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Reaping the Benefits of Genomic and Proteomic Research: Intellectual Property Rights, Innovation, and Public Health
gene expression and protein-protein interactions, could become considerably more complex and burdensome over time.
There are several reasons to be cautious about the future. The lack of substantial evidence for a patent thicket or a patent-blocking problem is associated with a general lack of awareness or concern among academic investigators about existing intellectual property. That could change dramatically and possibly even abruptly under two circumstances. First, institutions, as they become aware that they may enjoy no protection from legal liability,1 may become more concerned about their potential patent infringement liability and take more active steps to raise researchers’ awareness or even to try to regulate their behavior. The latter could be both burdensome on research and largely ineffective because of the autonomy of academic researchers and their ignorance—or at best uncertainty—about what intellectual property laws apply in what circumstances. Alternatively, patent holders, aware that universities are not especially shielded by law from patent infringement liability, could take more active steps to assert their competing patents. This may not lead to more patent suits against universities or between companies—indeed, established companies usually are reluctant to pursue litigation against research universities—but it could involve more demands for licensing fees, grant-back rights, and other terms that are burdensome to research. Certainly, some holders of gene-based diagnostic patents currently are active in asserting their intellectual property rights.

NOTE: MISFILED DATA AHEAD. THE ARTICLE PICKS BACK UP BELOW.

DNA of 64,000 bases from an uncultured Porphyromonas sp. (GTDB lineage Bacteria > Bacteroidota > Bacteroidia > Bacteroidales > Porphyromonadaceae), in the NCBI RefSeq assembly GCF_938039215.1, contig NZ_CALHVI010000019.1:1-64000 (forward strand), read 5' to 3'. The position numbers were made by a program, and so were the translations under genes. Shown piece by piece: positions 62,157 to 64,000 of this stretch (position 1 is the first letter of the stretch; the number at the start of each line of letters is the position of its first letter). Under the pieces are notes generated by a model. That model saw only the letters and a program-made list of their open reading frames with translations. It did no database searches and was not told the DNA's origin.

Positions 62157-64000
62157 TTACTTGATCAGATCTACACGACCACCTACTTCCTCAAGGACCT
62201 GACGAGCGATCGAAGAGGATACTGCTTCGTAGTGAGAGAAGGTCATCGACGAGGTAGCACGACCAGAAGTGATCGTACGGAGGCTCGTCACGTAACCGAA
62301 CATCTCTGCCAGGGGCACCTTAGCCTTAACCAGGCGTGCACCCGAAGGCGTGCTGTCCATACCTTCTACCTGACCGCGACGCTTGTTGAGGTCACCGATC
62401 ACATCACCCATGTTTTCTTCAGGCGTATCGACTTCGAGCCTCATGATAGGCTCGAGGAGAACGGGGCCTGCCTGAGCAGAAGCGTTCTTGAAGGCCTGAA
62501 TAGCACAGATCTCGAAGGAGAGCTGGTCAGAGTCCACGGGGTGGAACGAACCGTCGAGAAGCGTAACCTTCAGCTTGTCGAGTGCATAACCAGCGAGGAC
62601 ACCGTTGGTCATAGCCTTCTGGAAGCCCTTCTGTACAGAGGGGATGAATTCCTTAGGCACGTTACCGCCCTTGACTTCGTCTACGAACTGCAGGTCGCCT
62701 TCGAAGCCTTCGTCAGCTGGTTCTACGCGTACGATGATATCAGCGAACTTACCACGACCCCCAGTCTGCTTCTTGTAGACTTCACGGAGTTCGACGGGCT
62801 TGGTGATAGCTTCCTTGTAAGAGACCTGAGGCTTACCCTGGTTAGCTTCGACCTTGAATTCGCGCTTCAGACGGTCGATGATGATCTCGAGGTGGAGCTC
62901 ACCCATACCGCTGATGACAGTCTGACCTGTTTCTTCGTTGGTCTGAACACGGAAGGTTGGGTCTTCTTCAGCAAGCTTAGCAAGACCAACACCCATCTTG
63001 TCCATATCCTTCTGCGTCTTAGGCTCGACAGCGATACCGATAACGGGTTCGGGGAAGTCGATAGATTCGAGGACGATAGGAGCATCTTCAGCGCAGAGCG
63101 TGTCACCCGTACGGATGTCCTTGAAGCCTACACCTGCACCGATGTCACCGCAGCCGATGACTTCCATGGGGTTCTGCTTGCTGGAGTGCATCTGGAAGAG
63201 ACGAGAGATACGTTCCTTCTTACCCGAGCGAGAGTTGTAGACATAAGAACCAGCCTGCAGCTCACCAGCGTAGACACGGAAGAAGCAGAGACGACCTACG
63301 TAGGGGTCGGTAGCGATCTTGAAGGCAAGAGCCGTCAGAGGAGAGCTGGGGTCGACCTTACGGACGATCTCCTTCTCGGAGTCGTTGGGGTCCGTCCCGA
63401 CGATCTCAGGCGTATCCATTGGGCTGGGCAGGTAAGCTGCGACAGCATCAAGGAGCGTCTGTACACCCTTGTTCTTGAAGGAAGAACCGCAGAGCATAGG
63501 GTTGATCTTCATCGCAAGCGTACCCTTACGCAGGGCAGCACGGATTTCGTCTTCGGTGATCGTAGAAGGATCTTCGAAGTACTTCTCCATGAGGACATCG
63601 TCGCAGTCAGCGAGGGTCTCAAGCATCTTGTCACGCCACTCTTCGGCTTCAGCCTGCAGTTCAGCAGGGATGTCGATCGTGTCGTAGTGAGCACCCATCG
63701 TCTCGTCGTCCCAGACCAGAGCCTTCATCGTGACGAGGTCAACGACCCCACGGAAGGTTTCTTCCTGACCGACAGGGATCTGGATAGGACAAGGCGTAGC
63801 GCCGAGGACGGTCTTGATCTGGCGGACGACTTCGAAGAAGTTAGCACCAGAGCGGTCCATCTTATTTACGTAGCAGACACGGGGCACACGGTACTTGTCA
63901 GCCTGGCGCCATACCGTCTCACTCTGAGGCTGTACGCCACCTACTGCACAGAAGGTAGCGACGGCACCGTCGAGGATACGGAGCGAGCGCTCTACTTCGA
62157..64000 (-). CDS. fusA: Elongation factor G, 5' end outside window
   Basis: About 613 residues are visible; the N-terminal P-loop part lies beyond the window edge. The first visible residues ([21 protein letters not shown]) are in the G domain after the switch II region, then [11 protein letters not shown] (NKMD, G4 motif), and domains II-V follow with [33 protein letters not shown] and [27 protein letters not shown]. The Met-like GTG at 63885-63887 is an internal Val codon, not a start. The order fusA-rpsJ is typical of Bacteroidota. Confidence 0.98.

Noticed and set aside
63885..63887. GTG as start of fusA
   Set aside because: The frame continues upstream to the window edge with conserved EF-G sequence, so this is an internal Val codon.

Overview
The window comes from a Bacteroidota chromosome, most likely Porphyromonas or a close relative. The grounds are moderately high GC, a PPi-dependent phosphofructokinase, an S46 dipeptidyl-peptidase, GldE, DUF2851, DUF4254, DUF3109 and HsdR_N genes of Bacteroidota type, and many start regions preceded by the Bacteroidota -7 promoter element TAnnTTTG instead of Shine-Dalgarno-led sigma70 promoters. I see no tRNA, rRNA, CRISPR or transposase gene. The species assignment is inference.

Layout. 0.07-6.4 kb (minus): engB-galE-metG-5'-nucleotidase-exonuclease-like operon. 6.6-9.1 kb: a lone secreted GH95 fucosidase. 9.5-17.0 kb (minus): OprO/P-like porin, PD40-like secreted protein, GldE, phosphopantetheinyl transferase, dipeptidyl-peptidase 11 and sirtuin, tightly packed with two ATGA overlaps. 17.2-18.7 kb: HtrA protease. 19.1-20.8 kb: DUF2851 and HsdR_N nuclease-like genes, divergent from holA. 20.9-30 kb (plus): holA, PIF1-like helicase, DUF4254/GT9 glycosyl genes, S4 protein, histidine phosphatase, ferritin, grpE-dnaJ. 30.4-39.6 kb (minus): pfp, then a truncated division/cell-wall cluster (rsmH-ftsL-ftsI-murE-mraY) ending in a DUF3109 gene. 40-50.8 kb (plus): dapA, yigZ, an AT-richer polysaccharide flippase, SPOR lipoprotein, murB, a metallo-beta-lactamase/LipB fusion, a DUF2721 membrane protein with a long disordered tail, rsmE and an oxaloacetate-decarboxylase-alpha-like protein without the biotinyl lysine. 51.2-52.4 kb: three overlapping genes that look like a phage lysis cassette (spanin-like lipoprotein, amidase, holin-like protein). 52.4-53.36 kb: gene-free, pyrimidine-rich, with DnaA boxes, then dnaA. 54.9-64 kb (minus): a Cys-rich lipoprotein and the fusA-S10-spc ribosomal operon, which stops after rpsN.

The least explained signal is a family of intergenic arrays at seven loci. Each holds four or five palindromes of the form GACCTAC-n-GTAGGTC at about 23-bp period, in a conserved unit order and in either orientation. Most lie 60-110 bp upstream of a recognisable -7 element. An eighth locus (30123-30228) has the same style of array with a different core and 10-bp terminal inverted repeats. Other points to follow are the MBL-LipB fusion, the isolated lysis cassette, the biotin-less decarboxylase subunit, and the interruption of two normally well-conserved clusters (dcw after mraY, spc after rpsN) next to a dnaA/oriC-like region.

Finally, as scientists increasingly use the high-throughput tools of genomics and proteomics to study the properties of many genes or proteins simultaneously, the burden on the investigator to obtain rights to the intellectual property could become insupportable.
Perhaps most importantly, the results of the survey conducted with the support of the committee revealed substantial evidence of a more immediate and potentially remediable burden on research—private as well as public—stemming from difficulties in accessing proprietary research materials, whether patented or unpatented. The committee found that impediments to the exchange of biomedical research materials remain prevalent and may be increasing.
Several steps may be taken to anticipate and prevent the emergence of an
The situation for state institutions is more complex and may provide state institutions with greater protection. Under the 11th Amendment states enjoy immunity from suits in federal courts for monetary damages absent either their express consent or a legitimate congressional grant of the power to sue in federal court. Although a state can be enjoined from continuing to infringe, Congress only can abrogate 11th Amendment immunity if it is remedying a failure by the states to provide adequate compensation for unauthorized past usage, in this case, the failure to provide legitimate protection of rights through the state’s courts. To be deemed adequate the state courts must, however, provide both due process for petitioners and the possibility of redress.